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Feditorial: Rivlin Committee Supports Fed's Role
W. LeGrande Rives
The payments environment of the late 20th century is much different from that of 1913, the year the Federal
Reserve System was established. Back then, cash was still king, widespread use of checks was in its infancy,
and the automated clearing house might as well have referred to the corner saloon instead of an electronic
method for transferring funds. As years went by, the Federal Reserve adapted to changing payment methods
and a changing landscape for financial institutions. At the brink of a new century, the Fed last year
commissioned a review, led by Vice Chair Alice Rivlin, to study what future role, if any, the Fed should have in
the payments system.
Governor Rivlin and her committee looked closely at the retail payments system, which has seen dramatic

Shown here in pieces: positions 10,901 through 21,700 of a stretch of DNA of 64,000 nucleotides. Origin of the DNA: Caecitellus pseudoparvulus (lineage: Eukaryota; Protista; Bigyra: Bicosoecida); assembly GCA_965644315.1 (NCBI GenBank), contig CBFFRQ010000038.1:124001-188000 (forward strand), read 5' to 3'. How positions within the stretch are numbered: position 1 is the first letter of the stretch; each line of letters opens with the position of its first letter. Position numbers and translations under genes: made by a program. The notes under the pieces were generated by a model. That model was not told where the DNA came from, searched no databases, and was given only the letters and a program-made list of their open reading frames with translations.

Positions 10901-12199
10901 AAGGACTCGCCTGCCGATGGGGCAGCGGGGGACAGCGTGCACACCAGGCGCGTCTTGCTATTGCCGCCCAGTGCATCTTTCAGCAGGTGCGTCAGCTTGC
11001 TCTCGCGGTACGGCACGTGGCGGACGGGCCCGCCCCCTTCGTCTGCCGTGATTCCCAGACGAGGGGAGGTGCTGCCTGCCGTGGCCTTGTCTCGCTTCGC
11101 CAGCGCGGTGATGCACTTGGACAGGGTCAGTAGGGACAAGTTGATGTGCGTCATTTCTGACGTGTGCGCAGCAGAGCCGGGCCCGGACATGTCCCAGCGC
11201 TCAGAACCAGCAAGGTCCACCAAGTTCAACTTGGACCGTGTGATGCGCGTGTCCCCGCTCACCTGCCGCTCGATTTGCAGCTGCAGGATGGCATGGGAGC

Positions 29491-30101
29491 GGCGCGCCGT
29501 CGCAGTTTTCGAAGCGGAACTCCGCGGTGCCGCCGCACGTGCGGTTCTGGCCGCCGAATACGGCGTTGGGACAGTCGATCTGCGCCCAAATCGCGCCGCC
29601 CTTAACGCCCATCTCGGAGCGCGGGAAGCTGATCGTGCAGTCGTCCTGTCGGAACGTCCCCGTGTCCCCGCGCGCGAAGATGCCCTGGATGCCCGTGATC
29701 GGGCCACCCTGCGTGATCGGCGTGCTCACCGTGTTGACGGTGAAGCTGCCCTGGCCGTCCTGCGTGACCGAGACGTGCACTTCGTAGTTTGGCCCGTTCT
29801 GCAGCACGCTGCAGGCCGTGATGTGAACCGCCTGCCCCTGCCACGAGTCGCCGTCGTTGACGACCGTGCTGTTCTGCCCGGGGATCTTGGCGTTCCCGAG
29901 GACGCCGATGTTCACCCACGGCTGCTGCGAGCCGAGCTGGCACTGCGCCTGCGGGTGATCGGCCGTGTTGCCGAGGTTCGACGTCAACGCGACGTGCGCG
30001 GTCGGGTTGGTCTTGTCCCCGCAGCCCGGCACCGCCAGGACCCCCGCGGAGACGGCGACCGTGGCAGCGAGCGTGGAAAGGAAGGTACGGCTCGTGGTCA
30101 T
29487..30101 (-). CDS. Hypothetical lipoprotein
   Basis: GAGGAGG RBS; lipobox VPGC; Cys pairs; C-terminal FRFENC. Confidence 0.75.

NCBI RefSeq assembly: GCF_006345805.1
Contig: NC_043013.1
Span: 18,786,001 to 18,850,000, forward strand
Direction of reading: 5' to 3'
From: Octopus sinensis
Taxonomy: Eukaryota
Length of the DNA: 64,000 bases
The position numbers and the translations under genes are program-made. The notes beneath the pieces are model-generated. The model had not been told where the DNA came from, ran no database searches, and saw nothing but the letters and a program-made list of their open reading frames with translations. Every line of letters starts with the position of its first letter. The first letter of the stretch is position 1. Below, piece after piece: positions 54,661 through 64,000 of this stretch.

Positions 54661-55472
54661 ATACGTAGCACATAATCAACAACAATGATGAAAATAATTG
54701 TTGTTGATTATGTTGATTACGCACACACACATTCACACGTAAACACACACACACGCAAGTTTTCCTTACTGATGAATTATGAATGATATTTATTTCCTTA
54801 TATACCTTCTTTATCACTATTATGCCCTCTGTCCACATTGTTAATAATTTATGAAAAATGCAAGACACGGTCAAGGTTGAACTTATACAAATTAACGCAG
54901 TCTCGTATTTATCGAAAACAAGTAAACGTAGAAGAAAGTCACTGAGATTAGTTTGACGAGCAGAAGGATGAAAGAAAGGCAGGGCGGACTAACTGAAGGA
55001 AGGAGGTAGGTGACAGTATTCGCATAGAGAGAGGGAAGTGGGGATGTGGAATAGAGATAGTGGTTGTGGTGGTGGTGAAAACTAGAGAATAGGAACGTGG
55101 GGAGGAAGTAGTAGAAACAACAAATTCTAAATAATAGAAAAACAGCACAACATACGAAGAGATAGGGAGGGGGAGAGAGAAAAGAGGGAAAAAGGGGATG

innovations in the commercial sector, as well as technological advances that have led to entirely new payment
mechanisms. The committee received input from representatives from more than 450 organizations—
including many from the Eighth District—on five hypothetical scenarios, ranging from the Fed exiting check
collection and ACH services altogether to adopting a leadership role in spurring innovation and market
acceptance of new payment services and products. The committee reached two general conclusions:
1. The Fed should remain a provider of both check collection and ACH services, while ensuring access
for all depository institutions; and
2. The Fed should play a more active role in enhancing the efficiency of check and ACH services and
helping to evolve strategies for moving to the next generation of payment instruments.
As facilitator at all the forums and meetings held in the Eighth District, I conveyed to the Rivlin Committee